Zen teacher Karen Maezen Miller explain’s Bodhidharma’s famous practice of wall-gazing.
Sometimes we’re committed to our meditation practice and sometimes we drift away. No matter what, Matthew Kohut believes we can always find our way home to the cushion.
Sylvia Boorstein arrives at the airport to find her flight is delayed. What better place to work with one’s mind?
It goes a lot deeper than how many times a day you check your phone. According to Buddhist teacher Judy Lief, distraction is the very foundation of ego.
Buddhist practitioner Leslie Davis offers three questions you can ask yourself to reel your running mind back to the present moment.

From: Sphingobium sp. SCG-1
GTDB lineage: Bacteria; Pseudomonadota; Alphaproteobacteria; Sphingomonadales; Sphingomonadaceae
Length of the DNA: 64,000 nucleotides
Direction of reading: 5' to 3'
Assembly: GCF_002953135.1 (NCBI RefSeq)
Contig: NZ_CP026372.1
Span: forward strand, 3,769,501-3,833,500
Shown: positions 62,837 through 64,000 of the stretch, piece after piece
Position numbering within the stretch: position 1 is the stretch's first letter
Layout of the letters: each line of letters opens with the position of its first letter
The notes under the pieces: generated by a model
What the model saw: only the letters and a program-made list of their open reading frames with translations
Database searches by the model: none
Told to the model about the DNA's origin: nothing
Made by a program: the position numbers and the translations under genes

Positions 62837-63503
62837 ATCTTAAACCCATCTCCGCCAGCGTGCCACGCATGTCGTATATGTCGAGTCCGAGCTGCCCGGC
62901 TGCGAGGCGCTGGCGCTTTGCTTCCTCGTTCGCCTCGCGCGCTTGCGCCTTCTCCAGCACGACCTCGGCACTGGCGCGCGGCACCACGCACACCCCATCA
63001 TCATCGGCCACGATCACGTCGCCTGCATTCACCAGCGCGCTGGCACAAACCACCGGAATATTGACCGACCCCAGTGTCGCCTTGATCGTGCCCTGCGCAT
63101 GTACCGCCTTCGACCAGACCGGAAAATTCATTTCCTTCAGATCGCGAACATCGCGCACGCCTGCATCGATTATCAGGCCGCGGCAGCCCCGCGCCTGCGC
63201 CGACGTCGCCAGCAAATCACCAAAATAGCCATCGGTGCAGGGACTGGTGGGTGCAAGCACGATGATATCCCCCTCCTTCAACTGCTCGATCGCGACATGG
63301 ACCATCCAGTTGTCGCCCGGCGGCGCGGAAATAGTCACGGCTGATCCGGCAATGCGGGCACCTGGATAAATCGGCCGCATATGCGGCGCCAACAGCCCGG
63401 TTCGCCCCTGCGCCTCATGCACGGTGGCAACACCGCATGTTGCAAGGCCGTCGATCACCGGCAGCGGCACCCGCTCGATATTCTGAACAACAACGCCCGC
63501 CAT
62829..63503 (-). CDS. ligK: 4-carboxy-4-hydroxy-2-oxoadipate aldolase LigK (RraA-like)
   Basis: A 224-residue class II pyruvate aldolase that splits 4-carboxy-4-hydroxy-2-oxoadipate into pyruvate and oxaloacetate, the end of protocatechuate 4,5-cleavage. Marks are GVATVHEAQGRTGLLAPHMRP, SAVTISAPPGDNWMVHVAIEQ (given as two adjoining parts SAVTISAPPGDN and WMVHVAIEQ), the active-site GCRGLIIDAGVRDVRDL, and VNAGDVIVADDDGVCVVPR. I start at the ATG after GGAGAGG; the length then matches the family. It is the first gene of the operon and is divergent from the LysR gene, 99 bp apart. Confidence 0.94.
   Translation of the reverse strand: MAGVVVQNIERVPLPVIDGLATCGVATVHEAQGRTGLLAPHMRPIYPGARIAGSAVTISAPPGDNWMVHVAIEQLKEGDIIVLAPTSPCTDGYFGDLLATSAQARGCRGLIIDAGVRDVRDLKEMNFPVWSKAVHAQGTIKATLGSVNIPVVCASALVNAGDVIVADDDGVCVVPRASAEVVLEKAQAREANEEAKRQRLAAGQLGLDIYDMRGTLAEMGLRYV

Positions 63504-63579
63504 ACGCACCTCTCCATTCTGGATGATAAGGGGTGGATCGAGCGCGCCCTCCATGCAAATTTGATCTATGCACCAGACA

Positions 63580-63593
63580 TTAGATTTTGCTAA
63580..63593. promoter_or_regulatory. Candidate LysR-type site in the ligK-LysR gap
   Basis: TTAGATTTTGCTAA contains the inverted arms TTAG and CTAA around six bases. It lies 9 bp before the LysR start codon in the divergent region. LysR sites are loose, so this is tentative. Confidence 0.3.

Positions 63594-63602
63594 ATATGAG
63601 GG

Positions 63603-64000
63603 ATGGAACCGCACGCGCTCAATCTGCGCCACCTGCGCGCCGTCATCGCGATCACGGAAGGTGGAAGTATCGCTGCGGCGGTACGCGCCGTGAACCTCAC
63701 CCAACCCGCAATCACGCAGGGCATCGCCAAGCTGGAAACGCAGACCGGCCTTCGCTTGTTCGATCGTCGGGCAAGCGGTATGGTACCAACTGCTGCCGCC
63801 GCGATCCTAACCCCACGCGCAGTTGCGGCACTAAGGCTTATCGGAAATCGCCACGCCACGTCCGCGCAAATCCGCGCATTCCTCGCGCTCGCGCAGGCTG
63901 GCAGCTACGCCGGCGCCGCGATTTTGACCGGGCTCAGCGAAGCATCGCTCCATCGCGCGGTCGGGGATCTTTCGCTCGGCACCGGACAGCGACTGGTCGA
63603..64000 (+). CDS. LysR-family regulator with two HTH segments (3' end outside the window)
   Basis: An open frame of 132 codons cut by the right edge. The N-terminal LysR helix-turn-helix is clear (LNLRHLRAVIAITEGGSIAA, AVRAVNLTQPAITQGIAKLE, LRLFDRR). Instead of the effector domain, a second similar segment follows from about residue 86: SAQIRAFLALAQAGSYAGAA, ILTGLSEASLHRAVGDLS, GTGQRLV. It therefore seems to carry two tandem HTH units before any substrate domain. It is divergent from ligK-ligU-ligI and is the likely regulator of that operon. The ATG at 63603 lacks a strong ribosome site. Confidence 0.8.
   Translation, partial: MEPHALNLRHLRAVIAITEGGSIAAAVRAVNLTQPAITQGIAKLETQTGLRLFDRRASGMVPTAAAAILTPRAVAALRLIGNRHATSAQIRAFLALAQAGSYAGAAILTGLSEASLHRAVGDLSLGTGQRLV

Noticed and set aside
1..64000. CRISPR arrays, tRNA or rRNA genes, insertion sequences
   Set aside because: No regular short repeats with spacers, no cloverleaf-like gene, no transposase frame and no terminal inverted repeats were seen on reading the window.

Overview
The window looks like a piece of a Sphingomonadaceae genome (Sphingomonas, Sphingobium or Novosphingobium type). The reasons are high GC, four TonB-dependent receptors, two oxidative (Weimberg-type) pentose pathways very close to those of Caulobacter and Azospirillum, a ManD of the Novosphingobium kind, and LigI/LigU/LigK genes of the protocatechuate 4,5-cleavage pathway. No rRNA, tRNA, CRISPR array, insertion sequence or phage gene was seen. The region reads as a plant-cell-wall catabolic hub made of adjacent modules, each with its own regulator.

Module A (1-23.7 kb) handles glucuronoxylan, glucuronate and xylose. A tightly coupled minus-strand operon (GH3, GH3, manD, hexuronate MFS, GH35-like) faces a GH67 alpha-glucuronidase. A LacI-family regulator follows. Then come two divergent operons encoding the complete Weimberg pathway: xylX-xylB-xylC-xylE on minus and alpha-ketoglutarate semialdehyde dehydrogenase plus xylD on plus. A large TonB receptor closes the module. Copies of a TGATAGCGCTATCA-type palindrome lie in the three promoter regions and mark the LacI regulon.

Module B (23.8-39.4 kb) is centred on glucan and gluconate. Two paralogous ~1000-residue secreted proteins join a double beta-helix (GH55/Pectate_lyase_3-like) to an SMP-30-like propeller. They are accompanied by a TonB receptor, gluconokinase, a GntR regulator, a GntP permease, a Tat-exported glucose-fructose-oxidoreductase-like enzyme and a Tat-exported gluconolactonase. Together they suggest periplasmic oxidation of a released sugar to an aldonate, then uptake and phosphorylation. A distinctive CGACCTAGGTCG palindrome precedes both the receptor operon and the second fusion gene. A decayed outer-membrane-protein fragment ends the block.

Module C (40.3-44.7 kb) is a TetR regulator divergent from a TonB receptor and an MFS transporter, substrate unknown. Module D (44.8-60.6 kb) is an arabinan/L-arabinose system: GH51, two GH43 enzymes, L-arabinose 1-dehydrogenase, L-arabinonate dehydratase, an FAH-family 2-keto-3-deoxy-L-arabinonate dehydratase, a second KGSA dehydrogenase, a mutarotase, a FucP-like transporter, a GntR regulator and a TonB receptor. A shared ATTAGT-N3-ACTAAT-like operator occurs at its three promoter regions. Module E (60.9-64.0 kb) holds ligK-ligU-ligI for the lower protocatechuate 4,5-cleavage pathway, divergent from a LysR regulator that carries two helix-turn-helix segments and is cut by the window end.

While scientific methods are useful, says the Dalai Lama, mind should also be studied through rigorous observation of our own subjective experience.
The haunted dominion of the mind, says Dzigar Kongtrül Rinpoche, is self-clinging. We must cut through self-clinging by cultivating the view of emptiness.
In his seminal teaching on the four foundations of mindfulness, the late Chögyam Trungpa Rinpoche explained how to practice mindfulness of mind.
A teaching on practices to generate bodhichitta by His Holiness the Dalai Lama.
Researchers at Hong Kong’s Center of Buddhist Studies have published findings that point to a connection between the heart and the mind.